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Matthew d’Ancona: What Boris learned from Gordon

Monday 22 February 2021

The plan to exit lockdown, unveiled by the PM this evening, will only work if the country accepts its complexity and can tolerate further delays


Boris Johnson is starting to sound like Gordon Brown: not a sentence I thought I would ever write. Yet, as the prime minister prepares to unveil his road-map out of Covid lockdown, his declared strategy is that each step must be “cautious but irreversible”. 

One is instantly reminded of Brown’s “prudence with a purpose”, or his “preliminary and technical” approach to the UK’s theoretical entry to the Euro (which he fiercely opposed). It is a way of speaking that came naturally to New Labour’s Iron Chancellor, but goes quite against the grain of Johnson’s normally flamboyant rhetoric and boosterism, and his long-cultivated image as the laughing cavalier of the Conservative Party.

In November 1997, Brown unveiled the five tests that would have to be passed if we were ever to join the European single currency (apocryphally said to have been drawn up in the back of a taxi by his long-time ally, Ed Balls). 

Today, almost a quarter-century later, the prime minister will set out his own suite of tests for the unwinding of pandemic restrictions: only four such assessment criteria, I grant you, but quintessentially Brownite in spirit all the same. They will be: the extent and success of vaccine deployment; a continuing decrease in hospital admissions and deaths; the pressure on the health service; and the impact of variants of the virus. 

It should be immediately apparent that these criteria are skewed towards circumspection. They enable the PM to slow down or even halt the phased relaxation of the present lockdown regime. They will be presented as a dashboard, but their real function is to provide Johnson with an emergency brake to apply whenever he sees fit.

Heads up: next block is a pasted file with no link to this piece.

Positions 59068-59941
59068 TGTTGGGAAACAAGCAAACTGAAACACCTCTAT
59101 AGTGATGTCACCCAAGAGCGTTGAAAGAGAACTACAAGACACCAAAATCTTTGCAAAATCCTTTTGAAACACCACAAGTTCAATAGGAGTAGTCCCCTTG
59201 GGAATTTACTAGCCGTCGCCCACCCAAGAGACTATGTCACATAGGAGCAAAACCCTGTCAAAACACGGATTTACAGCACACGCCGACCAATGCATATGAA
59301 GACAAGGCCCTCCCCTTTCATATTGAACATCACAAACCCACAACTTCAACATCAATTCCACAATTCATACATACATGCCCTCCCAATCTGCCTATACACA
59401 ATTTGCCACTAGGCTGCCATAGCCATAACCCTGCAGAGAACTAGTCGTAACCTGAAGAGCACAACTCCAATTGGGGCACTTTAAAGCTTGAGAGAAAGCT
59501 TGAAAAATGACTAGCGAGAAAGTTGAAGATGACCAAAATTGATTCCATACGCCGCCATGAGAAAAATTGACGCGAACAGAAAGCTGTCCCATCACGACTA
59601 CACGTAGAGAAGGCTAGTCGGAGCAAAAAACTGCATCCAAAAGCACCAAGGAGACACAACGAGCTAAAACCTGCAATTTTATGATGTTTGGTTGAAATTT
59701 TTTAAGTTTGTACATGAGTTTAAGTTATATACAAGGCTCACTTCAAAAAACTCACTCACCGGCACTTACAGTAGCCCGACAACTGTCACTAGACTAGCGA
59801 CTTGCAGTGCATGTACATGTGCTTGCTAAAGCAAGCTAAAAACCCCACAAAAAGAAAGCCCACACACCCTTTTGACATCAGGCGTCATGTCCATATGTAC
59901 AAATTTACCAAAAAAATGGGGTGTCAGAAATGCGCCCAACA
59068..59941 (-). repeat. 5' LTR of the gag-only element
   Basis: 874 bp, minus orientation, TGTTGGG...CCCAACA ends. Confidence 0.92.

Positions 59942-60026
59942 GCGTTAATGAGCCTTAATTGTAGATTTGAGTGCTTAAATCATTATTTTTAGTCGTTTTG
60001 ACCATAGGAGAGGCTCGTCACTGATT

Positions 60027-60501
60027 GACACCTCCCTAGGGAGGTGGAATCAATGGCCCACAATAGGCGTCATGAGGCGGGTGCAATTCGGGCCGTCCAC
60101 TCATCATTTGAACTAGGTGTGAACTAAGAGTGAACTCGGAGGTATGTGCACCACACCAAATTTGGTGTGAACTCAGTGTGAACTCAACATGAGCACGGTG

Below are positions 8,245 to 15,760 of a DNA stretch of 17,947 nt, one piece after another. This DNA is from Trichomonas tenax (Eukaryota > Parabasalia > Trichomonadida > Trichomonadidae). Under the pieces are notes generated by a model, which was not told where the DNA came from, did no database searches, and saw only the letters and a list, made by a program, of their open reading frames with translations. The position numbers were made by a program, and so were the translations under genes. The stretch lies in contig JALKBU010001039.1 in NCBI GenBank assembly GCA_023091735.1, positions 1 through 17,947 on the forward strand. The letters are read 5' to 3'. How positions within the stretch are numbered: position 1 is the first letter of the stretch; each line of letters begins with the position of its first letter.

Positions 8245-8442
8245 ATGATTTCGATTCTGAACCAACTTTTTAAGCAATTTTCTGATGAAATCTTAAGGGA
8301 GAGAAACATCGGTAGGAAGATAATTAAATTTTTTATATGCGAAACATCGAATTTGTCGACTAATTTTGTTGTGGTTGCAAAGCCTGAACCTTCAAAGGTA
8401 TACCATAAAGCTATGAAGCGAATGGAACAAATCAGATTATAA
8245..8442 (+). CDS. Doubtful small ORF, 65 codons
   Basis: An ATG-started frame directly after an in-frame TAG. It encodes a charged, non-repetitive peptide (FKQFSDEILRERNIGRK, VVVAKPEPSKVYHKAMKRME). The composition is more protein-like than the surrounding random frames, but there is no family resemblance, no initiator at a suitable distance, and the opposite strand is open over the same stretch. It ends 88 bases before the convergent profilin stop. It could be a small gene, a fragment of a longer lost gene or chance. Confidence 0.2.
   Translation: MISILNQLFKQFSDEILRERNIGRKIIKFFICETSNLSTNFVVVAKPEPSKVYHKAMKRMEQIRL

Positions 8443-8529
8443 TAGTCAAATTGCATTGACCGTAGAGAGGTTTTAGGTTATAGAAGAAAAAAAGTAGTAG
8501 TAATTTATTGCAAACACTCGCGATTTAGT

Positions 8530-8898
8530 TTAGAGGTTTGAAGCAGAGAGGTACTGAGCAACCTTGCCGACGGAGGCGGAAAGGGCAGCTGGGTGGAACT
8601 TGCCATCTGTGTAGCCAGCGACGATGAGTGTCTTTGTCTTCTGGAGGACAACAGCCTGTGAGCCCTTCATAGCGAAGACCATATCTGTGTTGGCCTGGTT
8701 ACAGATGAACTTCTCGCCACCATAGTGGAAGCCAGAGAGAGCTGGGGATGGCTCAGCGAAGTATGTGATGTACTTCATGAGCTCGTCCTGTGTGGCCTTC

The phrase “cautious but irreversible” deserves to be unpacked, too. As I wrote last week, the PM – still instinctively a libertarian – has learned the hard way that instincts are no substitute for aggregated data and epidemiological evidence. Careful expectation management is absolutely critical to the next phase of his pandemic strategy. In the 11 months since he “instructed” us all to stay at home for the first time, Johnson has erred perilously and repeatedly on the side of unearned optimism – promising a swift end to restrictions long before he could sensibly do so. 

“This time,” says one Downing Street source, “there can be no cheques written that we cannot cash. If we promise some sort of restored liberty or relaxation, we bloody well have to deliver. So the whole thing will be wrapped in extreme caution.”

What about “irreversible”? This word is being deployed politically rather than literally. Johnson and his advisers know perfectly well that nothing in a pandemic can be so described with absolute confidence. 

What if the existing variants – especially the Brazilian and South African mutations – or one of the many other new strains that will emerge soon enough, starts to spread fast and furiously, even among those who have received the jab? At the moment, there is no immediate reason to fear that the existing variants will smash through the crash barrier of the vaccines – at least not to an extent that results in a surge of serious illness or death. But it would be folly for any politician or scientist to declare definitively that the position will be the same in six months time, when – conceivably – whole new regiments of variants will be marching, snarling, across the globe.